This is my boob. And this is my baby. They spend a lot of time together, and they have a message to share.
We live in a nice friendly bubble that is kind to pregnant women and breastfeeding mothers, relative to the rest of the US. Yet, even in this accommodating environment, breastfeeding my toddler is challenging. It’s challenging because some folks feel uncomfortablewhen they see a kiddo who can verbally request milk, still on the boob. It’s challenging because much of the public has sexualized the breast to the extent that it is difficult to see it for what it is intended: a source of#liquidgold. And it’s challenging because I have to schedule my day around when/where I’m going to have access to a space to pump.
Now, I know that breastfeeding a toddler is not for everyone. Once a kiddo hits a year, it turns into an event akin to a cirque de soleil performance–she’s upside down one moment, contorting her body into a pretzel the next, all while precariously attached to my#nipple. But, I will continue to perform this feat of endurance and athleticism, seven nights a week, for as long as it works for my kid and I. That’s a choice my kid and I have made together.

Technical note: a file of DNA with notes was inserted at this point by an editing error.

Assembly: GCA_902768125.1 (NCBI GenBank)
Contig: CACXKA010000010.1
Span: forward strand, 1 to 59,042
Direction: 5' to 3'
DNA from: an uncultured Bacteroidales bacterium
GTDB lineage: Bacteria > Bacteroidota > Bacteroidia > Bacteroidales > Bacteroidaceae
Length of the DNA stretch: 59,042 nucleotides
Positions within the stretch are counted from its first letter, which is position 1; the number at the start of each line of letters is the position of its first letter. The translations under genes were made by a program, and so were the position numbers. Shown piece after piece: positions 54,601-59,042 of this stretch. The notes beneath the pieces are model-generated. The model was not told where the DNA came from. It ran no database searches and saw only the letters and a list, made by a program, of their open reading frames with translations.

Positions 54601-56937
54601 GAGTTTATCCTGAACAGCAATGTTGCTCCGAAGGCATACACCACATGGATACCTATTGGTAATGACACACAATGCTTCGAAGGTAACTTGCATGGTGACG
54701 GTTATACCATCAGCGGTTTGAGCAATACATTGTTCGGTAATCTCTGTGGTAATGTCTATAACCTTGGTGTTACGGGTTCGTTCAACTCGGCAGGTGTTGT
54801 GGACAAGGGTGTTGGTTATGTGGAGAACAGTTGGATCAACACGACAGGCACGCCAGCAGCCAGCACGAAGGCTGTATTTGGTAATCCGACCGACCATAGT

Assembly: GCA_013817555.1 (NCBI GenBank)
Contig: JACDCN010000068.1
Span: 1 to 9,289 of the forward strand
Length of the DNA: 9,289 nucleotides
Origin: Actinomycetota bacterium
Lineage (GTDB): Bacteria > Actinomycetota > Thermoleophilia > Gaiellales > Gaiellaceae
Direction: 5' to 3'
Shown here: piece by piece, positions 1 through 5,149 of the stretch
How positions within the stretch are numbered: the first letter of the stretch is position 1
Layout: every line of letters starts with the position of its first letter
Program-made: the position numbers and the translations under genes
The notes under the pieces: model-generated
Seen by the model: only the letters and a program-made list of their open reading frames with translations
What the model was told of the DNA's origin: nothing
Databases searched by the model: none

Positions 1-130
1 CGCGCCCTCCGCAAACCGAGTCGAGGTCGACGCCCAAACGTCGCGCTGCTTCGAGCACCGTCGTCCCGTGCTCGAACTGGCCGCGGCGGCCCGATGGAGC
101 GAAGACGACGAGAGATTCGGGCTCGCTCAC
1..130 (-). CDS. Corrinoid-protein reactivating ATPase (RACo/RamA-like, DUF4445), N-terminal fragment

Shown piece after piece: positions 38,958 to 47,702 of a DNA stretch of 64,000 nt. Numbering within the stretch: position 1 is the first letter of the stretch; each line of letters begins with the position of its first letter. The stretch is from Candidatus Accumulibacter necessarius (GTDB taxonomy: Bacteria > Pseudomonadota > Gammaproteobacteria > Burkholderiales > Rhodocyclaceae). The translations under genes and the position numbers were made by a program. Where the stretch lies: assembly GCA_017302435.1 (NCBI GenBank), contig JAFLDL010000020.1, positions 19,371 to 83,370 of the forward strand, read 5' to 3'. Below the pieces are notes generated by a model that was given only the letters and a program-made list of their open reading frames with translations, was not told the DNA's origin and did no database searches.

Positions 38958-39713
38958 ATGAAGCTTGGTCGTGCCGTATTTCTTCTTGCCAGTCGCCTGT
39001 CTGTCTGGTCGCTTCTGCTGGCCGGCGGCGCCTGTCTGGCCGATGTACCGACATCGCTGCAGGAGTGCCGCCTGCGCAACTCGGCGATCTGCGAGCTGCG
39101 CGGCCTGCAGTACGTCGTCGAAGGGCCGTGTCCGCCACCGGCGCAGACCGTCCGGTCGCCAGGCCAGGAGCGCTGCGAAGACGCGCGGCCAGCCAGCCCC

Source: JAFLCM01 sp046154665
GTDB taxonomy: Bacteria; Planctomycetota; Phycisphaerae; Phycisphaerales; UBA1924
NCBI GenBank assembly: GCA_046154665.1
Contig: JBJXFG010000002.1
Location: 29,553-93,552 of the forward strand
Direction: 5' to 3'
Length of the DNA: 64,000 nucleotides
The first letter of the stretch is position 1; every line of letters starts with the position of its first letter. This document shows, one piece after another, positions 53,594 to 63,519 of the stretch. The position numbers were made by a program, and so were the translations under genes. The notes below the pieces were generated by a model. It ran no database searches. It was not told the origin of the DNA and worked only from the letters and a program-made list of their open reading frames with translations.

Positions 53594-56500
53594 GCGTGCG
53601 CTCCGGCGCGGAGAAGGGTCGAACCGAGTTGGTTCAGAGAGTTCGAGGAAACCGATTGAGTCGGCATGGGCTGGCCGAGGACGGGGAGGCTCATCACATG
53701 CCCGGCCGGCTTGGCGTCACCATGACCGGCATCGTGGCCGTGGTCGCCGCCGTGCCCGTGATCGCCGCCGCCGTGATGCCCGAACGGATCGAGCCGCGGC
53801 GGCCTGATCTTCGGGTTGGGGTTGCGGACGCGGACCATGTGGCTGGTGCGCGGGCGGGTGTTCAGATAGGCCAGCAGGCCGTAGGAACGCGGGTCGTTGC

I also know breastfeeding in general is not for everyone–it is a two way relationship, in which both parties have to be willing, excited and able to participate. In my circle of friends, I know folks that are still nursing their four-year-olds before bedtime, parents that chose to stop after 6 months, parents who’s baby let them know they were all done at 10 months, and parents who were met with a multitude of challenges that directed them to formula from day one. I want to REALLY emphasize this next point: These mothers and fathers are ALL good parents, who provide for their babies. All of these parents are super heroes. But I hope every parent has an opportunity to make that choice within their family, and that they are not discouraged because someone else is uncomfortable. Or because they cannot access a place to pump. Even in that happy little boob and baby bubble I mentioned earlier—Seattle—I had to fight for a space to pump that met the legal requirements in the state of Washington. Even in that little bubble, I have to plan my entire schedule around when and where I’m going to be able to pump. Even in that bubble, it was difficult to get the lactation support we needed after birth in the hospital, when latching was difficult.
In public health, we talk about default choices. The idea being that the options that are most convenient are the choices people most frequently make. If the default soda size at a fast food joint is a bucket, most folks will get the bucket-o-soda. As a society, we like the easy options. If we have to go out of our way for the more reasonably size beverage, or go out of our way for that lactation station, we are substantially less likely to do so. Let’s shift that default. Let’s normalize breastfeeding, and empower mothers to make a decision about breastfeeding based on THEIR personal preferences, not because of someone else’s opinion, and not because they just don’t have the access to resources and tools to maintain their nursing relationship.